If you asked a Capitals fan to summarize what made the team successful this afternoon, you'd probably get a variety of different answers sharing only one trait: length. Because today's game wasn't about any of the Young Guns stealing the show, a goaltender grabbing two points for his team, smothering defense, or exceptional special teams play. It was about the team coming together and playing effectively to a man and in all situations - the kind of play it's going to take if the Caps want to be a serious Stanley Cup contender. Against the NHL's elite it's not going to be enough to hope that an individual effort or domination in one facet of the game is going to be enough to make up for sub-par play in other areas. Rather it's going to take solid play from all nineteen guys and a full sixty minute effort. That's why games like this afternoon's are encouraging if you're a Caps fan: every one is a small step closer a Caps Cup win.
It's also why a Washingtonian pressed for time could have whittled their description of the win down to a single sentence and still captured the essence of the game by simply saying, "The Caps were the better team."
Ten additional thoughts on this afternoon's game:
- Brooks Laich's first period goal may have looked simple enough given that it was essentially a shot into an open net from less then ten feet away, but looks can be deceiving. To nudge the puck with enough force to get it away from Ray Emery while also keeping it under enough control to corral it and put it in the net took a fair amount of skill. That's great for Brooks too because a goal like that is not only one that stops the slide on the stat sheet, it's one that gives you confidence. Confidence that can lead to, say, winning the puck of an opposing player and burying a shorthanded semi-breakaway with a nifty move and a pretty backhand shot.
- When Mike Knuble signed with the Capitals last July plenty of fans (myself included) immediately started having visions of an Alex Ovechkin-Mike Knuble wing pairing racking up goals, as the former created space and commanded attention and the latter found his way in to the holes in the defense and picked up rebounds off Ovechkin's many shots and drives to the net. That plan hasn't quite materialized the way we might have hoped for much of the season, but now that the two are clicking it's better than we could have asked for.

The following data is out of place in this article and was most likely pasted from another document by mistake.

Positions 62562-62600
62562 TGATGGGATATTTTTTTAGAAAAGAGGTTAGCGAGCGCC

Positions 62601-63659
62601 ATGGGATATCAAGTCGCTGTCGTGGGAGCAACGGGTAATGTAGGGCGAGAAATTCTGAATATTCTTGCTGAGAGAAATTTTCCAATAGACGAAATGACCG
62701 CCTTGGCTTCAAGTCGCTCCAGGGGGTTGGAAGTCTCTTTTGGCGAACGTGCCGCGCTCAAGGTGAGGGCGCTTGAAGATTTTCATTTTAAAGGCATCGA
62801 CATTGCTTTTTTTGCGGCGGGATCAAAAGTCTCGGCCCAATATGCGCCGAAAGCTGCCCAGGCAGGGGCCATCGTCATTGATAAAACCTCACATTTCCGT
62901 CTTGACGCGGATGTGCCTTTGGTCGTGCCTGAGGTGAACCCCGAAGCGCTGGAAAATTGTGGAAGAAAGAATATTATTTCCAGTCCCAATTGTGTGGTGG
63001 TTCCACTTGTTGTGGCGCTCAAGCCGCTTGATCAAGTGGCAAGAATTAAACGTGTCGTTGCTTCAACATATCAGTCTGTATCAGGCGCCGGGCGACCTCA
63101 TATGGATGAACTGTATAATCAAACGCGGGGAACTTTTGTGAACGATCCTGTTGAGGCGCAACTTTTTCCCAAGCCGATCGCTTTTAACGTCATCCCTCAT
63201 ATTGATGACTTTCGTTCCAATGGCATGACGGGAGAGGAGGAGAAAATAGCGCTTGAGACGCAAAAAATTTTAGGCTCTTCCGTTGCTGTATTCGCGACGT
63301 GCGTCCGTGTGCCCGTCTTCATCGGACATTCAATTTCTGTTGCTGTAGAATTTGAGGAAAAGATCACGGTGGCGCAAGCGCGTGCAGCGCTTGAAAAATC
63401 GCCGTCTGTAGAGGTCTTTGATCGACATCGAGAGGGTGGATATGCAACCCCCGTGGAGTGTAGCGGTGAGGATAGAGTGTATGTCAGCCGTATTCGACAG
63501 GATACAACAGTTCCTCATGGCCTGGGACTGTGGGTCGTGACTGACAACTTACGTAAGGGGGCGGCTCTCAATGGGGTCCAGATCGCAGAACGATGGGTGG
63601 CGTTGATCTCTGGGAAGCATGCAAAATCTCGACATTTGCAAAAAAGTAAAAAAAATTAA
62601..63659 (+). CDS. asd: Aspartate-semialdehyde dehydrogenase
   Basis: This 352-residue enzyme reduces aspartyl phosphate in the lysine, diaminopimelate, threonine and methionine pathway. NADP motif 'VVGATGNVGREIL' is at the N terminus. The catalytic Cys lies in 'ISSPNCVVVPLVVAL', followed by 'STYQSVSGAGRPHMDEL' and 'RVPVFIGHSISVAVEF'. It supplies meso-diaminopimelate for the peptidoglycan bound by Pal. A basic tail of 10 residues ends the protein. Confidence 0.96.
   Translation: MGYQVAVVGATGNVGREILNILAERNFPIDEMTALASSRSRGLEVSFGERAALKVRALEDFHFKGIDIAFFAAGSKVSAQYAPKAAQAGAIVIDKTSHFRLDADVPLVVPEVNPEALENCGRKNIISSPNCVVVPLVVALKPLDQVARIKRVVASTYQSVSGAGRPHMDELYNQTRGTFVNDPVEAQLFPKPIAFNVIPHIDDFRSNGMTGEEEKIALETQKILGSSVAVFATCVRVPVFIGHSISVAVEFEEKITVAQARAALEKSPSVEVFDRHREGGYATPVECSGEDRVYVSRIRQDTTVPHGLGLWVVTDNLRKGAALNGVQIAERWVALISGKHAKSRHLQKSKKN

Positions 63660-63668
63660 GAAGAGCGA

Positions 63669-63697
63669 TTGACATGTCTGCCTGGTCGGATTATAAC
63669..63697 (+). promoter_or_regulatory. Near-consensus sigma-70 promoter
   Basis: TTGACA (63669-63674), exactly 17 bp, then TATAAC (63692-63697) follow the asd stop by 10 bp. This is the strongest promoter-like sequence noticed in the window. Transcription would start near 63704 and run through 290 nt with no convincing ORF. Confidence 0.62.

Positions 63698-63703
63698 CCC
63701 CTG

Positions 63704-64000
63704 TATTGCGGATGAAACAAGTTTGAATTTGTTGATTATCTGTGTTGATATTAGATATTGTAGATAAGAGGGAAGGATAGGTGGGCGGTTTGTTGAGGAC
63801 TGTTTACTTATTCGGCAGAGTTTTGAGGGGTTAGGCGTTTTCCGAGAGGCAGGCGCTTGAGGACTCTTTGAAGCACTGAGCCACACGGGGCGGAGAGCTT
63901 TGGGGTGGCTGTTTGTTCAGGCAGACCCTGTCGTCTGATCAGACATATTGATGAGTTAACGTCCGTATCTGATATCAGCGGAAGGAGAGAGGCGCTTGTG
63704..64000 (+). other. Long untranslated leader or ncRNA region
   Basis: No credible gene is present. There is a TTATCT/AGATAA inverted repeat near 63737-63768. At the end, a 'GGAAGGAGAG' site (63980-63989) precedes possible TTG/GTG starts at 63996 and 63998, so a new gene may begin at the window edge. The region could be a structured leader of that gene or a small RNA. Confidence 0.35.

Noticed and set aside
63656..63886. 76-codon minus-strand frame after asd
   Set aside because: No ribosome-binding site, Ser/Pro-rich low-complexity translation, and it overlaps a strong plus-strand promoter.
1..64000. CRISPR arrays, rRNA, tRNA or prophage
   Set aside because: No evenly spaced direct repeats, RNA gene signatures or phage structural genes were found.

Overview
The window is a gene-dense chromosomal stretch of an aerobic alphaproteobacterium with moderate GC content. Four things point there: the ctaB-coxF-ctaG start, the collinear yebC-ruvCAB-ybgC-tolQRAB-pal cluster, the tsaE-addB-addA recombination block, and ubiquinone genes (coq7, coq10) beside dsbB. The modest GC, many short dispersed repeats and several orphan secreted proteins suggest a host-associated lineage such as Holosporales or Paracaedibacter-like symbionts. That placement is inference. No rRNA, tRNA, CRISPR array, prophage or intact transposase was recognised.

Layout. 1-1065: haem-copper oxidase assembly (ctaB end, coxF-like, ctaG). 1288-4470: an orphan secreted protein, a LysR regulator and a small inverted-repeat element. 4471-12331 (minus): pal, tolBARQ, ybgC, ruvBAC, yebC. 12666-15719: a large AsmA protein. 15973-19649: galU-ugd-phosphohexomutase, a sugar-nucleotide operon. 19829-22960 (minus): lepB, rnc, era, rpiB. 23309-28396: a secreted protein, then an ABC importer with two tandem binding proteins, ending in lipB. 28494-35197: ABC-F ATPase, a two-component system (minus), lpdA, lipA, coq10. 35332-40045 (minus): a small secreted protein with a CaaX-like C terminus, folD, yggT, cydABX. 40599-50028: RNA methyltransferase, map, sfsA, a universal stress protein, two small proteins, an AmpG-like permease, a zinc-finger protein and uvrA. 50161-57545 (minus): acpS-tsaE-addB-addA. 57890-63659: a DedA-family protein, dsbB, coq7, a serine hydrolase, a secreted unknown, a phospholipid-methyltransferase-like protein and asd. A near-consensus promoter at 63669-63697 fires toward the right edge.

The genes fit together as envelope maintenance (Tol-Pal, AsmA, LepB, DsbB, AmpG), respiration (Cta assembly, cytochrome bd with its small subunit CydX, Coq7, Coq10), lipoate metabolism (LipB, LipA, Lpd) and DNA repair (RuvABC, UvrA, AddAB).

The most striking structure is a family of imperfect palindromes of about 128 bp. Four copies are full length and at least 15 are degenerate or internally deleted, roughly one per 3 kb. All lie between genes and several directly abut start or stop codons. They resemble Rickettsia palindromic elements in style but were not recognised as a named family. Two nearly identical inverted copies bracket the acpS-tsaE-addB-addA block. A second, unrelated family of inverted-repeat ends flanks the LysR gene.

- Alexander Semin's first period behind-the-back cross ice pass to Nicklas Backstrom was so pretty it deserves special recognition of its own. So, there: recognized.
- Speaking of Semin: it may not be entirely fair to speculate with only limited information, but if Sasha's taking cortisone shots in order to get himself in the lineup, it's hard not to wonder if he - and the team - wouldn't be better served by giving him time off to rest.
- The Caps did a solid job denying the Flyers shooting opportunities. Although the Flyers got a solid 33 shots on net, they also missed the net 20 times and had 18 shot attempts blocked.
- One word for Alex Ovechkin's penalty shot move on Ray Emery: pwnd.
- Matt Bradley's never going to be a premier penalty killing guy, but his combination of speed and agressiveness while the Caps were down a man is refreshing to see out of a team who penalty killing forwards all too often have too little of both.
- Two blocks, two takeaways, three hits, and a plus-2 rating all indicate a strong outing for John Carlson, who's looking more and more likely to be on the team's opening night roster for the 2010-11 season.
- We didn't mince any words over the last week or so when we thought Tyler Sloan looked overmatched and out of place, so it's only fair that we give him the credit he's due after today's performance. It wasn't anything spectacular, but if Sloan can take advantage of his skating ability, draw penalties, avoid making mistakes with the puck, play tough in front of his own net, and occasionally activate in the offensive zone whenever Bruce Boudreau puts him on the blue line, we'll be more than happy.
- One final thought on the balanced nature of the Caps performance: the team scored goals at even strength, shorthanded, on the powerplay, and via penalty shot. Solid.
Here's hoping that team effort carries over to Tuesday, when the Caps see a Detroit team that, despite their average record so far in the 2009-10 season, are still good enough to exploit their opponent's weaknesses.